Even since I was a little girl, orcas have been my favorite animal. I had stuffed animals, posters and the works about orcas. One of the greatest days of my life was when I got to pet an orca at a marine life theme park in California. I remember being amazed by the size, grace and beauty of this awe-inspiring animal. In other words, I was SeaWorld’s target customer: young, in love with orcas and willing to do anything (begging parents included) to see them up close. However, in 2013, my world of ignorant bliss was swiftly brought to an end. I watched “Blackfish,” the eye-opening, depression-inducing documentary on the mistreatment of orca in captivity and, specifically, at SeaWorld. If you haven’t seen this movie, and if you care about animals even a little bit, I highly recommend that you do. It’s worth all 83 minutes. Do it.
I digress. This movie changed the way that thousands, if not millions, of people look at the orca exhibits at SeaWorld’s various locations. Bloomberg Business Week reported that SeaWorld suffered a $15.9 million loss in the following year. Attendance dipped. Partners and investors backed away slowly…SeaWorld was in deep s***, but they fought back hard, hoping to keep their brand as “The Home of Shamu.” A series of open letters rebutting the claims were released and SeaWorld even changed their website, adding a “The Truth about Blackfish” page that critiqued the movie. A few months later there was a polling scandal in an Orlando newspaper, in which 53 percent of votes answering the question “Did ‘Blackfish’ change the way you see SeaWorld?” were answered by a single SeaWorld-hosted IP address. Three years later, the consequences from the movie failed to blow over. As profits and stock prices continued to decline, the executives at SeaWorld decided the pressure was too much and they started to make changes.
One week ago, USA Today published an article interviewing SeaWorld’s newest “captain,” Joel K. Manby, the man brought in to help SeaWorld rebuild a good reputation. He talked about how last March, SeaWorld announced that they would stop their orca breeding program. Despite this new step, this past September, California governor Jerry Brown signed a new law called “The Orca Protection Act”, forbidding the breeding of orcas for entertainment as well as the transportation of orcas to other states and foreign countries for the purpose of entertainment. This legislation is a major step in the protection of captive orcas, but nonprofits like the Whale Sanctuary Project, the Animal Welfare Institute and PETA are now working towards ensuring a world in which there are absolutely no orcas in captivity. Even as SeaWorld is planning newer, bigger tanks for the orcas that they have, PETA and others are protesting, proposing that the whales be moved to protected bays off the coast of British Columbia. This drive to rid SeaWorld of all of their orca whales is now focusing on Corky, the longest held captive orca in the world—she was captured in 1969.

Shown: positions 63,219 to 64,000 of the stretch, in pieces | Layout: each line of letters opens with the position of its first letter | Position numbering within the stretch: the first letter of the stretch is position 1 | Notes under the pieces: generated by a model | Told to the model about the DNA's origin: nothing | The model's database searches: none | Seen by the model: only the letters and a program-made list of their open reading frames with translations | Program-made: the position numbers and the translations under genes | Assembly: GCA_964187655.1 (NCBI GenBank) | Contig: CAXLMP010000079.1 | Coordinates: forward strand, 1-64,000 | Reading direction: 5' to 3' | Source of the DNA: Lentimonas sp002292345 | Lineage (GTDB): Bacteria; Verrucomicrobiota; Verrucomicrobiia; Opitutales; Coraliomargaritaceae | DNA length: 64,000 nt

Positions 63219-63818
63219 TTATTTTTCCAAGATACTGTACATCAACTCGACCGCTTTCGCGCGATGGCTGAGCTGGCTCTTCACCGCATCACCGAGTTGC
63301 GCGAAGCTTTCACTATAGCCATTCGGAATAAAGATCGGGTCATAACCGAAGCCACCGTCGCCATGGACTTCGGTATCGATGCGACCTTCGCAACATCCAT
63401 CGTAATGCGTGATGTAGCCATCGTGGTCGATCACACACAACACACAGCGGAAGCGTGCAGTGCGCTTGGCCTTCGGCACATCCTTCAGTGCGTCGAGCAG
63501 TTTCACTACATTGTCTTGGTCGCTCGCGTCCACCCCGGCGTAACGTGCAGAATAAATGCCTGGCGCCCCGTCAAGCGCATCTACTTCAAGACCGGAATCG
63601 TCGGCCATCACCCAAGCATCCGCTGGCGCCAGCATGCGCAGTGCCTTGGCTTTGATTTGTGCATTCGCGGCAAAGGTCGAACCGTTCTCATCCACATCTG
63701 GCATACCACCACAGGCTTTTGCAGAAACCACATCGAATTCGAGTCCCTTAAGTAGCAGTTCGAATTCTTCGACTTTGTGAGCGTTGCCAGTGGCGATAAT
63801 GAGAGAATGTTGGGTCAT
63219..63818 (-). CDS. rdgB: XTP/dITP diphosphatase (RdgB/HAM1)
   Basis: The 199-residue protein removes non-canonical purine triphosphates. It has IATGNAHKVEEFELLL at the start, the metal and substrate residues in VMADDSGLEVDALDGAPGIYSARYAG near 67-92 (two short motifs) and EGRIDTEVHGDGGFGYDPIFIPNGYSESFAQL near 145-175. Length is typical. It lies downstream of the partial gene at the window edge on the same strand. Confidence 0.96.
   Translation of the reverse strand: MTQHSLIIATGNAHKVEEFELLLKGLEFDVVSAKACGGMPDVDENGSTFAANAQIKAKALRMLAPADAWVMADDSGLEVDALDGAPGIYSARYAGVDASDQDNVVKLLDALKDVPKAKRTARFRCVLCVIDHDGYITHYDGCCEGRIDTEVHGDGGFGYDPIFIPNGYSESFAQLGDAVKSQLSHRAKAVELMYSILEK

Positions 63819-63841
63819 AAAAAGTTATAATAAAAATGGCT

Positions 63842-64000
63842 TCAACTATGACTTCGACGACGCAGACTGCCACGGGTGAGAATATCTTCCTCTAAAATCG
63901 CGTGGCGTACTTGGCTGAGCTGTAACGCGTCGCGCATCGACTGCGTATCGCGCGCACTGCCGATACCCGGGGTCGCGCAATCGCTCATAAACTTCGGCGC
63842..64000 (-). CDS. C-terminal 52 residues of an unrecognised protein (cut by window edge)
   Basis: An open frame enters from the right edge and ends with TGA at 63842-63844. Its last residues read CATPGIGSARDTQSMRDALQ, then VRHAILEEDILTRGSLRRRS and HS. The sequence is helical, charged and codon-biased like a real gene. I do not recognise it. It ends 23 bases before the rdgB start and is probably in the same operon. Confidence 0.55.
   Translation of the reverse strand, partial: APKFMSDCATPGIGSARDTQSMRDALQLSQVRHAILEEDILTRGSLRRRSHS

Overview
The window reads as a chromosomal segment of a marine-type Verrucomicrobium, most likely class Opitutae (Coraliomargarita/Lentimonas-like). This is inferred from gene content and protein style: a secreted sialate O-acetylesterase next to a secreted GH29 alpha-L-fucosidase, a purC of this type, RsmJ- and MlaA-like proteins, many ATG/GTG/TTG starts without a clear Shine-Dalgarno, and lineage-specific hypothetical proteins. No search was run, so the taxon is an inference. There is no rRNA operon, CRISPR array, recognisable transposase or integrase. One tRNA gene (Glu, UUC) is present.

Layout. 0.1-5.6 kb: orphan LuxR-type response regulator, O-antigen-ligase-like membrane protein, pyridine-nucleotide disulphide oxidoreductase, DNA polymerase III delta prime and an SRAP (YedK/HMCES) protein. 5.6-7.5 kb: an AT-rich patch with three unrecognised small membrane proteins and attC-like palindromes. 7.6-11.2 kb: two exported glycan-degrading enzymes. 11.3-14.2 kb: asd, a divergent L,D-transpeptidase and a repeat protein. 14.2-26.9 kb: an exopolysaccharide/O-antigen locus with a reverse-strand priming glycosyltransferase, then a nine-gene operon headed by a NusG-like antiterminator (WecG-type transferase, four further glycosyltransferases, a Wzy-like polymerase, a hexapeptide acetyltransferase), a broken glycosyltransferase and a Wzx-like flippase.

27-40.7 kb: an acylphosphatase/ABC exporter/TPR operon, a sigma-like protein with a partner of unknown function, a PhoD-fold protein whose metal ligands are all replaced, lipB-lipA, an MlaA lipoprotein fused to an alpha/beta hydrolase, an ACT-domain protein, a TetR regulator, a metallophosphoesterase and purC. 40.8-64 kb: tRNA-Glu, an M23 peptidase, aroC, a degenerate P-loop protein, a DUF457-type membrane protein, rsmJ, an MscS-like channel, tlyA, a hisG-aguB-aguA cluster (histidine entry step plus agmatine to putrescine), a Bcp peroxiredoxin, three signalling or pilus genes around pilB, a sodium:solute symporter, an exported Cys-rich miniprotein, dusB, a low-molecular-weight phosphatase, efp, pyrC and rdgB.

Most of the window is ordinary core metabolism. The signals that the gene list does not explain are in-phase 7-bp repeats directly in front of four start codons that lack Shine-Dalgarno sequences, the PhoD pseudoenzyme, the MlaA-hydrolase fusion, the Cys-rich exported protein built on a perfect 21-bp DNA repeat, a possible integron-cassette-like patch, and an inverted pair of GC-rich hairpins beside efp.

To me, I find all of this news heartbreaking. I feel guilty for buying into the whole “Shamu” brand and for only realizing the injustices suffered by these intelligent, emotional and family-oriented animals. Part of me, I’m ashamed to admit, wants to be able to see these orcas up close, see them jump out of the water and turn and do tricks. But I’m willing to give this up. I’m glad to see that “Blackfish” has inspired so many to pressure SeaWorld into changing its ways, but I don’t think the fight is over. Even though steps have been made, they’re not enough, and as the years go by, it is imperative that we do not let this issue drop and allow these orcas to live in small concrete tanks for decades more. It saddens me to know I will probably never touch another orca again, but I am willing to get myself a sea kayak, strap on a helmet and see my favorite animals where they’re supposed to be: in the wild.